Oxford boundary markers: Thames towpath (1786)

Boundary stone on towpath


H e r e
e n d   t h e
L i b e r t i e s   o f
t h e   C i t y
o f
O x f o r d

[Dated 1786 on the back]



On Thames towpath, at Long Bridges, Kennington backwater, marking the 1786 city boundary.

This boundary changed in 1881


Grade II listed:
List Entry No 1299959



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boundary stones



Two other (non-boundary) stones on the Thames footpath in Oxford are listed under the Inscriptions section:

Finish stone for Torpids & Eights

Memorial stone to Edgar Wilson

A liberty in this context means “the district outside a city over which its jurisdiction extends”, and the word is also used in the plural in the same sense.

Included within the liberty or suburbs of Oxford were the following Manors: Binsey, Medley, North and South Osney (all of which are west of the River Thames and were originally in Berkshire), and Walton and Holywell. Also included in the liberty were Port Meadow, and the meadows west of Osney originally held by Headington Manor.

John Gilbert in 1886 describes another Oxford Liberty stone near Godstow, which now appears to be missing:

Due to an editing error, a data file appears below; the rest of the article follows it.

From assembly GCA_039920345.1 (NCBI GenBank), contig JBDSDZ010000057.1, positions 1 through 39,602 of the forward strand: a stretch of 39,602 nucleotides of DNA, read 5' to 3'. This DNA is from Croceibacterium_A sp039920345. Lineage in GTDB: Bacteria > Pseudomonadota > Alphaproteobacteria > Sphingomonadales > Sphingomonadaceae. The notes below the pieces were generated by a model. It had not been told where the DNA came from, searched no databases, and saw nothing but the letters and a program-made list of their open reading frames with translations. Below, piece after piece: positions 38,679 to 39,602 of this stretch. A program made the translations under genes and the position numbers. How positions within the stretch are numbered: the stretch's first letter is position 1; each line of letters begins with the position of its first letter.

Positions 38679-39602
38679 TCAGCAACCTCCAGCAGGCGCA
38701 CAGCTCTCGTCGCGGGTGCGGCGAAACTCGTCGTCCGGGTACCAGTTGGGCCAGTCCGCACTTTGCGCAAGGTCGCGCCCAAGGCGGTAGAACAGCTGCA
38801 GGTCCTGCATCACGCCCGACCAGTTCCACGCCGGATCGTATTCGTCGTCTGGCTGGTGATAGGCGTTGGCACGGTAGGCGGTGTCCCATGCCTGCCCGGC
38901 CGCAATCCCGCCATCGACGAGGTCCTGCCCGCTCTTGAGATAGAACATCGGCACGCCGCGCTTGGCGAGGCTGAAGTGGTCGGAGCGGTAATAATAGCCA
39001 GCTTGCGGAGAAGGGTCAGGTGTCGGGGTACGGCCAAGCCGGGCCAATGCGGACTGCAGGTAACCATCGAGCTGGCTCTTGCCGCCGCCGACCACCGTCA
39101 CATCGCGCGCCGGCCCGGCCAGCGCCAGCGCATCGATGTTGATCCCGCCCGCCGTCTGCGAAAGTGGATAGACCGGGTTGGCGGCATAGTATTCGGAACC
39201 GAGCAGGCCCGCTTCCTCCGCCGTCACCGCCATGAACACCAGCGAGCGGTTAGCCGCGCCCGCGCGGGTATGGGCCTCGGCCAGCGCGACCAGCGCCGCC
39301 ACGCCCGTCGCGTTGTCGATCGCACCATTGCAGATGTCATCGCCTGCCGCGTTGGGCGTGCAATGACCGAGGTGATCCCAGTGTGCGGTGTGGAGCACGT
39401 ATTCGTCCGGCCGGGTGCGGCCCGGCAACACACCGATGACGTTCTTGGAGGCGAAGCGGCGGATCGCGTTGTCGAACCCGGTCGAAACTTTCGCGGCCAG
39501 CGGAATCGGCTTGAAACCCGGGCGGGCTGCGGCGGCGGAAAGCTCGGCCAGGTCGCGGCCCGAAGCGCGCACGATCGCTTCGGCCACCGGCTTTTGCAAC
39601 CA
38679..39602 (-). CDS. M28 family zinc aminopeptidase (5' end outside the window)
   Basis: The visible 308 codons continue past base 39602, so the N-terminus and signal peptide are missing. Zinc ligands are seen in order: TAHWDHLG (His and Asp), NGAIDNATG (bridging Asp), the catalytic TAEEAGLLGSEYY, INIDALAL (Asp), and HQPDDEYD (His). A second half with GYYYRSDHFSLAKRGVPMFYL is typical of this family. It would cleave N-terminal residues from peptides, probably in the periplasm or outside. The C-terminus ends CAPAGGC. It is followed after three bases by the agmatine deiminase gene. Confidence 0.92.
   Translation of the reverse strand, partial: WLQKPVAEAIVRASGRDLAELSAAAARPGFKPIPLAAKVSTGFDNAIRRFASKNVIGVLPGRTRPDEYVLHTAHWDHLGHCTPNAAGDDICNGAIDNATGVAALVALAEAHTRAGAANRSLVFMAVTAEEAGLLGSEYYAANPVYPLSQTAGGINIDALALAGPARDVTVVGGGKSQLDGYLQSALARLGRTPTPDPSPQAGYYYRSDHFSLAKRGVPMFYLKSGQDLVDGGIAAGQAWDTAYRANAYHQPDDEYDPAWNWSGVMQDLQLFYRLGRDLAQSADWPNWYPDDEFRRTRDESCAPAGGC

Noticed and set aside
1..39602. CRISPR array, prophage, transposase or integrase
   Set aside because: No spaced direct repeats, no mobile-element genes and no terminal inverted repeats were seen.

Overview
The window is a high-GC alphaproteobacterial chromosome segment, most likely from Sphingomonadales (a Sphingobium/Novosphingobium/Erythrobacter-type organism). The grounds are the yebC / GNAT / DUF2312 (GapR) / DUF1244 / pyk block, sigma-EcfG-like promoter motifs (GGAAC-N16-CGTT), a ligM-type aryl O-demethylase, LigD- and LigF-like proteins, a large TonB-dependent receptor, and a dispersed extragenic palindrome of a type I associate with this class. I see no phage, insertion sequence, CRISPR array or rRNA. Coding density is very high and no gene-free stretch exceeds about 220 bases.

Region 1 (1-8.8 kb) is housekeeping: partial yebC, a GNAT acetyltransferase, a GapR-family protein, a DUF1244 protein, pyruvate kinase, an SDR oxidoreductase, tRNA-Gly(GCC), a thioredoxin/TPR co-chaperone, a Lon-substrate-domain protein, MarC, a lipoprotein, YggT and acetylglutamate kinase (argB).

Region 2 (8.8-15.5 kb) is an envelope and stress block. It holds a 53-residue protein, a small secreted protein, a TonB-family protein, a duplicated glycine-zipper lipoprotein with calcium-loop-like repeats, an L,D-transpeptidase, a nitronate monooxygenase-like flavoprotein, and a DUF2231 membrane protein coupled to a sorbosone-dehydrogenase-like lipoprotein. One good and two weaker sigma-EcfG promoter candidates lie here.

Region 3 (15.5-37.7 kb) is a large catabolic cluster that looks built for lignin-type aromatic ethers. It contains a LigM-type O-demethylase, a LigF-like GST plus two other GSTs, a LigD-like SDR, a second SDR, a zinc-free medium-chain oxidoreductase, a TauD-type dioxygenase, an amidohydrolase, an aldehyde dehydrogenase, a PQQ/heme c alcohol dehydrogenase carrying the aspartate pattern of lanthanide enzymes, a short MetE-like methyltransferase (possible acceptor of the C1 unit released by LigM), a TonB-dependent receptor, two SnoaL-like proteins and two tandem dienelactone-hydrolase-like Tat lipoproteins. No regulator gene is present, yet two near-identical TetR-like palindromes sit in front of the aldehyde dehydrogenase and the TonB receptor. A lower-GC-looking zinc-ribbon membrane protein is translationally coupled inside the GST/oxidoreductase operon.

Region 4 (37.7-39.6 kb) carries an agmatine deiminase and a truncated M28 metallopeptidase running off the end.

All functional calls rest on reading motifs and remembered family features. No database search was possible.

In its course this ditch passes through a stone arch under the Godstow and Wytham road, at the west side of a small close known (since the Civil War) as the Sentry Field; at the north end of this close the stream turns eastward, and joins with a ditch flowing round the ruins of Godstow Convent, and at this junction, on the Godstow side, will be found boundary stone No. 12, bearing this inscription— Here Ends the Liberties of the City of Oxford 1789”. From this stone the boundary ditch proceeds round a copse to the point where it flows out of the river under the wooden foot bridge above referred to.

Stephanie Jenkins, 2013